The world according to me. I am a conservative, middle aged husband and father. These are my opinions on how to make the world a better place. Feel free to post questions or problems and I'll give you my unqualified advice.

Saturday, March 19, 2011

My plan to fix Social Security

MaD dOG Sez:

Social Security is nothing more than a Ponzi scheme run by the Federal Government. It has no hope for longevity. The only way it has lasted this long is because of the massive amount of debt associated with it. The Federal Government has actually taken the basic Ponzi scheme and made it worse. They have spent all the money ever collected, and paid benefits by accumulating debt.

The problem with a Ponzi scheme is that someone is eventually left holding the bag. In this case it is future generations that will have to pay off the debt caused by reckless government spending. My plan will actually increase this debt, but it also creates a light at the end of the tunnel that is not an oncoming train. The good news is that it get's the Federal Government out of the retirement planning business all together. The bad news is, it will still take about 60 years to do it. There is also plenty of pain to spread around, and no really good way to spread it. The people that deserve to be made miserable simply would be unable to make the required sacrifices.

So here is my best effort at changing the way Americans plan for retirement.

1. Means test all Social Security benefits. Anyone in retirement that has income above $120,000 per year would have their Social Security benefit reduced on a dollar per dollar basis for any income over $120,000. So if you would normally receive $25,000 in Social Security benefits, but you have $130,000 in annual income, your benefit would be reduced to $15,000.

2. Age adjusted benefits and contributions.
A. Aged 55 years and over.
1. No change to contributions.
2. Benefits are means tested.
B. Aged 45 to 54.
1. Government to refund 25% of monies paid into social security.
a. This money MUST be rolled into an IRA as currently defined by law, but would not count toward annual contribution limits.
2. Social security contributions reduced by 25%.
a. The 25% difference MUST be contributed to an IRA as currently defined by law, but would not count toward annual contribution limits.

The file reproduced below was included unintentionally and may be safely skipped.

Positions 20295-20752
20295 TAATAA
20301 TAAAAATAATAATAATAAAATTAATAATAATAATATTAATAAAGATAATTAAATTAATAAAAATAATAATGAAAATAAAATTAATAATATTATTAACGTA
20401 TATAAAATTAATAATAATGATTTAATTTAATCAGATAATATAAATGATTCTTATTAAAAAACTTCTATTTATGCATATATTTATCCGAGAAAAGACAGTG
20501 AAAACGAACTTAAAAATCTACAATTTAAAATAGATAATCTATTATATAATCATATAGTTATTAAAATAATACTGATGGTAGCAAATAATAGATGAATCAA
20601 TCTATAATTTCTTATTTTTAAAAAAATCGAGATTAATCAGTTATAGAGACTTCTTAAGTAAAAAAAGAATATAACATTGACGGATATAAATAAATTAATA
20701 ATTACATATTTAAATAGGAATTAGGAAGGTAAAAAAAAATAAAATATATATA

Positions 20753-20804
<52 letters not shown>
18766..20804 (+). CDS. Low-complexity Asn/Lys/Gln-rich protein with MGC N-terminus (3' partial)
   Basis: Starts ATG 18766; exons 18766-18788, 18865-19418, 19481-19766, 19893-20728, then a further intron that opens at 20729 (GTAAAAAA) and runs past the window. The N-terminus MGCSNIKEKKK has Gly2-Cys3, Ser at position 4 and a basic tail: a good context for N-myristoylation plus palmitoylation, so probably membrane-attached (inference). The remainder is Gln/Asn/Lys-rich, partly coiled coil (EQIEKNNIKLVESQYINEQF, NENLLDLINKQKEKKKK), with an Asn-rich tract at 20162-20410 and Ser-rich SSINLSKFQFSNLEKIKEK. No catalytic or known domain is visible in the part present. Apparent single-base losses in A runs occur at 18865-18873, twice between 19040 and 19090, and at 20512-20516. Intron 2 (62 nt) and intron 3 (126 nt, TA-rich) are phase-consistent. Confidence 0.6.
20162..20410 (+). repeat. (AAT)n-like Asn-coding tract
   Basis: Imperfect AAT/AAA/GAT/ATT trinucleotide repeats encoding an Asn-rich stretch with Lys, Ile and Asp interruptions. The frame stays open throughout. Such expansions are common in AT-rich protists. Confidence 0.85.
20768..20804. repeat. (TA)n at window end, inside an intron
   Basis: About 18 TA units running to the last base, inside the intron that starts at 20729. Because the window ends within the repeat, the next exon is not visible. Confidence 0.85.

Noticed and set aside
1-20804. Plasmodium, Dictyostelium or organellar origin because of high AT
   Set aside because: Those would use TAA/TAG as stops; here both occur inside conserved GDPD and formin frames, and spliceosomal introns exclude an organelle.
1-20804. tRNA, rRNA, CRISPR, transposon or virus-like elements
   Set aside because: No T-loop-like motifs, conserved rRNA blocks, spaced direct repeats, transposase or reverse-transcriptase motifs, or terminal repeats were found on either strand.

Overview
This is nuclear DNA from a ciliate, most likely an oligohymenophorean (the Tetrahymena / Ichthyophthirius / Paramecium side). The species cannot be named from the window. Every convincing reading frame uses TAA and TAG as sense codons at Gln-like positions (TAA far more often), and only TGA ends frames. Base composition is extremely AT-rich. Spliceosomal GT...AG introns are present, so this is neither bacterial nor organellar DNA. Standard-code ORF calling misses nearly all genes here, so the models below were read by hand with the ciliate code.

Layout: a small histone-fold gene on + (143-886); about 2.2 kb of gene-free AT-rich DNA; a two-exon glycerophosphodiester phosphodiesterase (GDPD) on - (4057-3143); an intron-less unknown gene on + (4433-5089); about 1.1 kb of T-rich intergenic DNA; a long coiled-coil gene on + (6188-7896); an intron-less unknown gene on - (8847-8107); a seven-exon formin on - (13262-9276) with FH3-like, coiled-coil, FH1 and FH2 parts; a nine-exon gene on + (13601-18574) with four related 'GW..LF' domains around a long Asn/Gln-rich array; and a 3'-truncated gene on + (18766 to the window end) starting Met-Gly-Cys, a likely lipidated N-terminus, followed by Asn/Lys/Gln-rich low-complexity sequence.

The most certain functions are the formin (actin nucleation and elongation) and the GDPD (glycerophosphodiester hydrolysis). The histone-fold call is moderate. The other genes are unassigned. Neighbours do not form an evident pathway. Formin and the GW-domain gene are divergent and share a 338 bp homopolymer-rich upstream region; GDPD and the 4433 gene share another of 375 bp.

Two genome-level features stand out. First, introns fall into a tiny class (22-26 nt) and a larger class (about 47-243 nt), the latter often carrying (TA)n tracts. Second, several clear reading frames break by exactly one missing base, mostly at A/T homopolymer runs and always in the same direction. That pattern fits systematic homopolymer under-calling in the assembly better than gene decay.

3. Benefits paid at retirement reduced by 25% and means tested.
C. Aged 35 to 44.
1. Government to refund 50% of monies paid into social security.
a. This money MUST be rolled into an IRA as currently defined by law, but would not count toward annual contribution limits.
2. Social security contributions reduced by 50%.
a. The 50% difference MUST be contributed to an IRA as currently defined by law, but would not count toward annual contribution limits.
3. Benefits paid at retirement reduced by 50% and means tested.
D. Aged 25 to 34.
1. Government to refund 75% of monies paid into social security.
a. This money MUST be rolled into an IRA as currently defined by law, but would not count toward annual contribution limits.
2. Social security contributions reduced by 75%.
a. The 75% difference MUST be contributed to an IRA as currently defined by law, but would not count toward annual contribution limits.
3. Benefits paid at retirement reduced by 75% and means tested.
E. Aged 24 and below.
1. Government to refund 100% of monies paid into social security.
a. This money MUST be rolled into an IRA as currently defined by law, but would not count toward annual contribution limits.
2. Social security contributions reduced by 100%.
a. This 100% difference MUST be contributed to an IRA as currently defined by law, but would not count toward annual contribution limits.
3. No Social Security benefits paid at retirement.
As you can see, with the average life span nearing 80 years, Social Security would still be paying out benefits for another 55 years at least. After that however, payout will reduce drastically and eventually become zero. Refunding payments and reducing contributions as shown will also add to the debt accumulated by Social Security. At some point Federal tax dollars are going to have to pay that massive debt.

As people are weaned off of Social Security, they will become more self reliant. The "forced" contributions to a personally owned IRA will help them be ready. There will always be people that fall through the cracks and will need outside assistance at retirement. I believe that assistance is best rendered at the state and local level.

I wish I had access to the tools that could tell me how much would be saved my means testing benefits, and how much it would cost to make the contribution refunds and lower the contributions as noted in the plan. If you have any expertise in this area, feel free to comment. Maybe the $120,000 income level is too high, or too low and would require adjustment. I also wonder if the required IRA contributions of money that used to go to Social Security would survive constitutional scrutiny.